Small scale entrepreneurship – understanding behaviors of aspiring entrepreneurs in a rural area

Small scale entrepreneurship – understanding behaviors of aspiring entrepreneurs in a rural area PurposeNetworking and being a part of an established business network supports the process of translating new ideas into marketable solutions and acquiring customers. The purpose of this paper is to investigate how aspiring entrepreneurs in a Danish rural area setting manage to get embedded into relevant business networks. Before the literature background on social capital and regional development, the authors use the embeddedness approach in explaining whether weak or strong ties are most beneficial to get the business started and how lacking strong ties can be compensated.Design/methodology/approachThis paper takes an economic sociology perspective on social capital and is empirically based on a case study. The sample consists of a group of young aspiring entrepreneurs, living in the rural area of Southern Jutland, who are all committed to an organization which supports regional start-ups.FindingsThe authors found that aspiring entrepreneurs have different needs depending on their development status and type of innovation. Founders, who are developing or have developed new product innovations, seem to have an increased need for “strong ties” with consultants and those with knowledge about building up a professional network. Founders, who are developing or have developed a significantly improved service, have strong ties with former fellow students and researchers at the university.Originality/valueThis study illustrates that aspiring entrepreneurs connected to a regional entrepreneurship center gained access to a wider relevant network. Depending on their level of embeddedness, they could build new strong relationships and exploit information stemming from new “weak ties” and as such harness more benefits. The study shows that less privileged start-ups can substitute strong ties, especially through the support of professional managers of startup-supporting organizations. Finally, a model explaining the impact of social capital on the entrepreneurial sphere of regional business networks and on its innovativeness is deduced. http://www.deepdyve.com/assets/images/DeepDyve-Logo-lg.png Competitiveness Review: An International Business Journal incorporating Journal of Global Competitiveness Emerald Publishing

Small scale entrepreneurship – understanding behaviors of aspiring entrepreneurs in a rural area

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Publisher
Emerald Group Publishing Limited
Copyright
Copyright © Emerald Group Publishing Limited
ISSN
1059-5422
D.O.I.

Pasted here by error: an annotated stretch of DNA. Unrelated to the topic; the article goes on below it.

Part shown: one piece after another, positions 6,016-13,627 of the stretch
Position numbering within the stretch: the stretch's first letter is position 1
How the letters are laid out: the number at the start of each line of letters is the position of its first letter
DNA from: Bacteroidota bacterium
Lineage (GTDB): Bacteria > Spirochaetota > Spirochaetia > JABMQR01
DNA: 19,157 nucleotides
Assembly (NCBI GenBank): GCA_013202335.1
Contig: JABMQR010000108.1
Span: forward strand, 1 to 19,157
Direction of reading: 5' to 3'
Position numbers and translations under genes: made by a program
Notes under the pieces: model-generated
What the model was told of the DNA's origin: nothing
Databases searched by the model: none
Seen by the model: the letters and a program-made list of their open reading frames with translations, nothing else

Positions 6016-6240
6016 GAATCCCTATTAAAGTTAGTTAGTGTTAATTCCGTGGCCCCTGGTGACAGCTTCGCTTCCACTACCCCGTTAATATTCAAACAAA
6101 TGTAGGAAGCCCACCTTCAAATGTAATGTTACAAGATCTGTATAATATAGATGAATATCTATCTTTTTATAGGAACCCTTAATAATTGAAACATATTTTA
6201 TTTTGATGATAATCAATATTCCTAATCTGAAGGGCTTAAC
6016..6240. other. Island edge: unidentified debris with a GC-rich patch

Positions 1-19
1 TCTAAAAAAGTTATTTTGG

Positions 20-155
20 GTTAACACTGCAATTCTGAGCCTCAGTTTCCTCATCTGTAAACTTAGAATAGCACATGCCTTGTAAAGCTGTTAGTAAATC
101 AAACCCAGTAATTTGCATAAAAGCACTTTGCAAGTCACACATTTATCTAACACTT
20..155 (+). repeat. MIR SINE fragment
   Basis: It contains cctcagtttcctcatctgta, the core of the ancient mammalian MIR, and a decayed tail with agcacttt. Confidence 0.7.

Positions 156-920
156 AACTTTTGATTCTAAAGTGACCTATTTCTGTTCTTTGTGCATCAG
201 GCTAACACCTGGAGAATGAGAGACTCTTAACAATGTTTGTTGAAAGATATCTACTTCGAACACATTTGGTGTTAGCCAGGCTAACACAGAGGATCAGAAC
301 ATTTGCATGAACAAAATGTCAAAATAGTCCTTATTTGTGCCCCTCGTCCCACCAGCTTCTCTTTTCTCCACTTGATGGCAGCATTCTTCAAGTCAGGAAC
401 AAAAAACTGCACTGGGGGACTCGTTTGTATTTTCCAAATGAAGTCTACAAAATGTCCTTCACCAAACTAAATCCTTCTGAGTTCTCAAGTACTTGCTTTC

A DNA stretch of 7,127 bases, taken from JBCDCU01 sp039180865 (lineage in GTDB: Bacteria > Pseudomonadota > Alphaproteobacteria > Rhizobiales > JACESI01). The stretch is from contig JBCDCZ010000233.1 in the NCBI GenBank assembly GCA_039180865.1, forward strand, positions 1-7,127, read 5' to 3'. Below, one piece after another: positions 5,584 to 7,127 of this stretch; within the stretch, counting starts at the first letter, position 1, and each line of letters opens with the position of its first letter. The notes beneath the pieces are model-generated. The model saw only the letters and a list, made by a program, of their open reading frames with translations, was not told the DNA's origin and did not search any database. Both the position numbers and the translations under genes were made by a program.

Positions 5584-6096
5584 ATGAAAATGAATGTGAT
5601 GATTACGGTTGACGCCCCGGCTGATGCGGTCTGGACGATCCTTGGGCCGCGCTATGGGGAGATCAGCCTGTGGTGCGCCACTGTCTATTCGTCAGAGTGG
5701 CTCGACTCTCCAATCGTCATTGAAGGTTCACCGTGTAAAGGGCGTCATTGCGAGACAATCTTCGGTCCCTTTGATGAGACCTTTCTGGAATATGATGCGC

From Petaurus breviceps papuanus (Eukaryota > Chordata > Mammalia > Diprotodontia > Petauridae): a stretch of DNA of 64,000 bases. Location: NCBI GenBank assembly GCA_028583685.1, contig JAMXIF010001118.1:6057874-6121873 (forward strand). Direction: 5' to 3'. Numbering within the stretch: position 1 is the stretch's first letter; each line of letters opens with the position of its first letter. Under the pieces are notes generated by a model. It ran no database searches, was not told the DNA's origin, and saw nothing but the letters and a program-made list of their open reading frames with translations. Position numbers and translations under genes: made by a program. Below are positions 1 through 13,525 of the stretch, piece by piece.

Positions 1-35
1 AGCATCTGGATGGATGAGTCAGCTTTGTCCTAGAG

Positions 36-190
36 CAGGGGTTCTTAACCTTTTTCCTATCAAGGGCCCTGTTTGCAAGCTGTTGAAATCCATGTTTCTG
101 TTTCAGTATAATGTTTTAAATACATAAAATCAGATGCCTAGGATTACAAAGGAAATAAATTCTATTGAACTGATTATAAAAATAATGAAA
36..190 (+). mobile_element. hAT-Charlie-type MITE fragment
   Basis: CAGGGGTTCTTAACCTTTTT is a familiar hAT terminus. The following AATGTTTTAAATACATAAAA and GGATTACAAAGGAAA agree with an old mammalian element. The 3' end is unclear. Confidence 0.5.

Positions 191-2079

10.1108/CR-05-2017-0034
Publisher site
See Article on Publisher Site

Abstract

PurposeNetworking and being a part of an established business network supports the process of translating new ideas into marketable solutions and acquiring customers. The purpose of this paper is to investigate how aspiring entrepreneurs in a Danish rural area setting manage to get embedded into relevant business networks. Before the literature background on social capital and regional development, the authors use the embeddedness approach in explaining whether weak or strong ties are most beneficial to get the business started and how lacking strong ties can be compensated.Design/methodology/approachThis paper takes an economic sociology perspective on social capital and is empirically based on a case study. The sample consists of a group of young aspiring entrepreneurs, living in the rural area of Southern Jutland, who are all committed to an organization which supports regional start-ups.FindingsThe authors found that aspiring entrepreneurs have different needs depending on their development status and type of innovation. Founders, who are developing or have developed new product innovations, seem to have an increased need for “strong ties” with consultants and those with knowledge about building up a professional network. Founders, who are developing or have developed a significantly improved service, have strong ties with former fellow students and researchers at the university.Originality/valueThis study illustrates that aspiring entrepreneurs connected to a regional entrepreneurship center gained access to a wider relevant network. Depending on their level of embeddedness, they could build new strong relationships and exploit information stemming from new “weak ties” and as such harness more benefits. The study shows that less privileged start-ups can substitute strong ties, especially through the support of professional managers of startup-supporting organizations. Finally, a model explaining the impact of social capital on the entrepreneurial sphere of regional business networks and on its innovativeness is deduced.

Journal

Competitiveness Review: An International Business Journal incorporating Journal of Global CompetitivenessEmerald Publishing

Published: Jan 15, 2018

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